A British man on a skiing holiday in the French Alps froze to death in a mountain stream following a drinking session and lay undiscovered for a day-and-a-half, it emerged tonight.
- Man named locally as Louis Robertson, 26, from Glasgow
- Went missing from popular La Plagne resort on Wednesday night
- Believed to have got lost trying to find short cut home in the dark
The body of Louis Roberton, 26 and from Glasgow, was found just before 8am this morning in the Lovatiere area of La Plagne.
He had gone missing late on Wednesday night during a ‘bar hopping’ session with two friends he was on holiday.
The party had arrived in the popular resort last Sunday, and were due to spend the week skiing and snowboarding.
But witnesses said they had seen Mr Robertson drinking heavily, and he is believed to have got lost as he tried to find a short cut home in the dark.
‘It appears to have been an unfortunate accident,’ said a local police spokesman. ‘He wanted to take a short cut and, in the cold and dark, met his death.’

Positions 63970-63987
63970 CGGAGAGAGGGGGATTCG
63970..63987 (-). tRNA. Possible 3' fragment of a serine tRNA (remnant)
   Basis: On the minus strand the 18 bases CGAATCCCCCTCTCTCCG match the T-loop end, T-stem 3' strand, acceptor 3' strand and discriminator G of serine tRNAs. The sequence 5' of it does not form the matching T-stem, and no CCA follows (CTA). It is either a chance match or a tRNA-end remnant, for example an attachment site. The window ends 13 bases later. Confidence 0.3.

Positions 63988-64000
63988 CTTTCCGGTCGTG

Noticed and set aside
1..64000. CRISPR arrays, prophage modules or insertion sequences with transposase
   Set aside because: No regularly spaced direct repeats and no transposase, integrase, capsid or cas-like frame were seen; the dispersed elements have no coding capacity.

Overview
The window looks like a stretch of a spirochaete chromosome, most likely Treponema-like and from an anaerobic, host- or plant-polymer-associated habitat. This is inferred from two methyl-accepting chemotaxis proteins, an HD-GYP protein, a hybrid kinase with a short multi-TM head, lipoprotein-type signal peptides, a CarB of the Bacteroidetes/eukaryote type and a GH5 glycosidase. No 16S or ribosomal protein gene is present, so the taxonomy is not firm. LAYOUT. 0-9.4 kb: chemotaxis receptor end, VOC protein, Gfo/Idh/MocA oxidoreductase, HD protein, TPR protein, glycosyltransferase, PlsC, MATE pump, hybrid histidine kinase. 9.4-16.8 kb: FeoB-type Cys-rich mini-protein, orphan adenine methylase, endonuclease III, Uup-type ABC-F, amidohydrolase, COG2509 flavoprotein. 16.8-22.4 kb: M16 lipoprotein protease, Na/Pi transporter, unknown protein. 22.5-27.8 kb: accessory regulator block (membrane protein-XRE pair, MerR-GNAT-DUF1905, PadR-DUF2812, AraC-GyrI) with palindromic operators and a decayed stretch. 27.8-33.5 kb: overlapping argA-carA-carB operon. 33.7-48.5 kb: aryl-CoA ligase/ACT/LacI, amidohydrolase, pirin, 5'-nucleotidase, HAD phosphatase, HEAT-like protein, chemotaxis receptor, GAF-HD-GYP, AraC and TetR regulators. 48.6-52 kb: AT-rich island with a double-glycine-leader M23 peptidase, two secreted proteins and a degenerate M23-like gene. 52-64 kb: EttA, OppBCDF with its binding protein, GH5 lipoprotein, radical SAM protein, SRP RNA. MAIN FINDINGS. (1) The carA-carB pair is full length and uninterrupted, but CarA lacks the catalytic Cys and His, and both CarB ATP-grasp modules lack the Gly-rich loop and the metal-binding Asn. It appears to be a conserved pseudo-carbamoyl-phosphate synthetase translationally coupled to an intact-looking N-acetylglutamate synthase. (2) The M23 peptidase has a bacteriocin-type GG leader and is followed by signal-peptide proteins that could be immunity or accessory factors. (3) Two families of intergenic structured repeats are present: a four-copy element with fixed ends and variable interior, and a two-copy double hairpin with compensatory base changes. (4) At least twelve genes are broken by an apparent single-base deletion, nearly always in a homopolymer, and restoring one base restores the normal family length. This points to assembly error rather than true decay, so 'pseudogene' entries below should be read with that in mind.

A missing persons alert was issued throughout the resort on Thursday at 4pm, but heavy snow and bad light meant the search had to be postponed overnight.
British skiers and snowboarders have frequently got into serious problems after drinking too much in the Alps.
Many have died because they underestimated the risk of drinking at a high altitude.
A campaign about the dangers involved was launched by the then British ambassador to France in 2009, with Sir Peter Westmacott saying: ‘Over the past years, we’ve noticed a rise in accidents in resorts linked to alcohol consumption, particularly accidents on the slopes, mostly among young people.
‘We are telling our compatriots to be careful: when you consume too much alcohol at an altitude and it’s cold, the danger is greater,’ he said.
In February of this year an inquest heard how a young British skier died when he smashed into a snow cannon after drinking four bottles of beer before taking to the slopes in the nearby resort of Val D’Isere.
The holiday rep had also led tourists on a bar crawl the previous night, shouted ‘Watch this!’ as he set on a steep run moments before the tragedy.
He lost control while trying to execute a turn and ploughed into the snow-making machine at high speed.
And in January a British teenager drowned in an outdoor swimming pool after a night out with friends in Alpe d’Huez, another French ski resort.
Police said she and a male friend had been drinking before they climbed over a 6ft fence to get into the water, where she became trapped under a tarpaulin that was partly covering the municipal pool.
La Plagne, which was created in 1961 in the Alpine Tarentaise valley, is now made up of 11 resorts.
Its highest altitude is 10,660ft and it has a ski area of 39 square miles spread across four villages.
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